With six complexes, five lanes and one main street, the Wang Family Compound in Jingsheng Town, Shanxi Province, is known as the first compound of Chinese local houses and the largest well-preserved.

It was constructed, expanded and renovated on and off over two dynasties from the Ming (1368-1644) to the Qing (1636-1911) for more than 300 years, originally covering 250,000 square meters. Today it remains at about 45,000 square meters, which still maintains the essence of the Shanxi style of architecture.

The Wang family got its first barrel of gold by making tofu in the town and expanded their business by various trades and investments.

Like most traditional Chinese, the top priority after they got rich was to buy land and build houses.

The family then started the 300-year construction in the town, 35 kilometers from Pingyao Ancient Town.

The compound inherited the typical style of the West Zhou Dynasty (1046-771 BC) architecture of “hall in the front and bedroom at the back,” a distinct feature that can still be seen in the Forbidden City. It offers enough space for social activities as well as protects privacy.

At the same time, it draws a clear hierarchical line between masters and servants, elders and youngsters, men and women.

Today the compound is left with two main clusters in the east and west. The Gaojiaya complex in the east has 35 courtyards with 342 rooms.

The main courts of Dunhou House and Ningrui House were both designed with cookhouses, home schools, ancestral temples and embroidery rooms. They also shared a library, garden and dorm for servants and labors.

Houses 300 years in the making


The Wang Family Compound retains the essence of Shanxi architectural style.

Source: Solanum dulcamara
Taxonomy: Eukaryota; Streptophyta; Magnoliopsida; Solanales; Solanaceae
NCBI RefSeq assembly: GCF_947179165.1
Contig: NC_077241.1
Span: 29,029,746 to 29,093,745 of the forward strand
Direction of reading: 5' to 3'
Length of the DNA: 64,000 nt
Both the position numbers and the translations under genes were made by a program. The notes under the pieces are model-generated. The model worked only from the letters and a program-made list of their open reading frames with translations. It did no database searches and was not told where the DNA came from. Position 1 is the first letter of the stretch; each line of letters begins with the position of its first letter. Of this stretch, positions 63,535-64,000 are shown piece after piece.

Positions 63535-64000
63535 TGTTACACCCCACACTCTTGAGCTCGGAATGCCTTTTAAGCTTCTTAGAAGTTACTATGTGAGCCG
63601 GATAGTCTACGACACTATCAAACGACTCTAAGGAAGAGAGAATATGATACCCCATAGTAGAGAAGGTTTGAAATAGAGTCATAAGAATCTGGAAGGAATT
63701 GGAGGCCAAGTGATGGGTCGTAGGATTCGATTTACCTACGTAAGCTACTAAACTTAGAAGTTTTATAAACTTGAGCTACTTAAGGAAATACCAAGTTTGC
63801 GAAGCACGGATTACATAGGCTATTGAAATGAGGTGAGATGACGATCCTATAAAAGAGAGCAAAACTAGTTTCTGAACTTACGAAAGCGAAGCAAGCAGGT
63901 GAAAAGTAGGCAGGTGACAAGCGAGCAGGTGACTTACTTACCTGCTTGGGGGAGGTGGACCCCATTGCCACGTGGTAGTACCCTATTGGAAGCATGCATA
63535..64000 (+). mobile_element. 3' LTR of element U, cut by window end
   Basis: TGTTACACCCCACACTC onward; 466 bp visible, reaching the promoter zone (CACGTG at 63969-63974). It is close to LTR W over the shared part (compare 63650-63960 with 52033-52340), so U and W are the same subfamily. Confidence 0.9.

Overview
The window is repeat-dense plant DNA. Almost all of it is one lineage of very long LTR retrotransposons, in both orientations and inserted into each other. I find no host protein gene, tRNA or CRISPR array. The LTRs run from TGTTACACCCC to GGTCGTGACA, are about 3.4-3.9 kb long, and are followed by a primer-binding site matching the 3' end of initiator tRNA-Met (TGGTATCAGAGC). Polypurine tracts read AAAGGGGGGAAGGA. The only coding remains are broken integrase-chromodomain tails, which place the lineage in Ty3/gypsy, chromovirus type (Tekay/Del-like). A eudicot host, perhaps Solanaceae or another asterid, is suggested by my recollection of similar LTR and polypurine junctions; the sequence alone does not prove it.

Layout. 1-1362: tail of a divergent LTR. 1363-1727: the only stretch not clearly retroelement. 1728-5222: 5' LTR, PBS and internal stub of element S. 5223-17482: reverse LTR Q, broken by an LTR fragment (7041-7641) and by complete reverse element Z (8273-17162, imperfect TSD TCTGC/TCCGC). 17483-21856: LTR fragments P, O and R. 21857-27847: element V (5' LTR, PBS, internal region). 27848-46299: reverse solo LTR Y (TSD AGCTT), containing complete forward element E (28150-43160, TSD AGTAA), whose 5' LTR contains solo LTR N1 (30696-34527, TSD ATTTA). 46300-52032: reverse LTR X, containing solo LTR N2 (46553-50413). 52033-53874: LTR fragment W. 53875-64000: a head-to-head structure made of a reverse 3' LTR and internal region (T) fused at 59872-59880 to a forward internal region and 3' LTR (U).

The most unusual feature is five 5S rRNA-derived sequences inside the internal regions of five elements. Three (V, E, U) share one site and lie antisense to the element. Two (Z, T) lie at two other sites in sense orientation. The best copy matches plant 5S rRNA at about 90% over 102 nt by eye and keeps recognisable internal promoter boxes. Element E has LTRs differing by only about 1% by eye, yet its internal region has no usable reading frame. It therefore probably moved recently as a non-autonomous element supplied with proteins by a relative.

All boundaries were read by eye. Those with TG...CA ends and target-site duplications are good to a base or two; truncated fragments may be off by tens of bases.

The Gaojiaya complex was built by the family’s 17th generation Wang Rucong and Wang Rucheng brothers from 1796 to 1811, covering an area of almost 20,000 square meters.

One of the biggest attractions is the complex’s beautiful carvings of bricks, wood and stones. The entire layout was extremely neat with three main roads running through the middle.

The Hongmenbao complex in the west was constructed from 1739 to1793 along the mountain ranges from the lower part to the higher with four rows.

Like a small city on a hill, the complex was in a symmetric shape with a main road and three lanes crisscrossed, forming the Chinese character “Wang” seen from above.

A total of 88 courtyards with more than 700 houses reflect different designs and their masters’ tastes. Sima Hall, built by the 16th generation Wang Yinde, has four courtyards with the very worldly themes of blessings, longevity, wealth and power, while the Lumen House of the 16th generation Wang Zhongji is highlighted with calligraphy works.

Dingjia Garden was shared in the Hongmenbao complex. Its four small gardens were cleverly designed separately yet linked with each other.

With extensive themes from auspicious animals, legends, opera figures and landscapes, the Wang Family Compound stands out with its gorgeous cravings on stones, wood and bricks, created by painters, craftsmen and literati. It’s a museum of carving art and also a mixture of folk culture with Taoism, Buddhism and Confucianism.

As a successful business family with good relationships with the government, the Wang family left a great deal of precious relics of both artistic and historic significance.

An imperial edict issued by Emperor Jiaqing (1760-1820) to the family provides valuable information on the study of the Qing’s document system, official system, calligraphy and embroidery.

Houses 300 years in the making


The compound inherited the typical style of West Zhou Dynasty (1046-771 BC) architecture of “hall in the front and bedroom at the back.”

On display in the backyard of Dunhou House is the qiangong chuang, a wedding bed that took 1,000 man-hours to complete. As one of the most important pieces of furniture for newlyweds, the bed, beautifully carved and painted in red and gold, offers some insight into the daily lives of ancient Shanxi locals, especially their wedding customs.

The map of the “Whole Country under Qing’s Rule” displayed in Ningrui House is an old copy that helps today’s researches on the changes of China’s territory and administrative regions.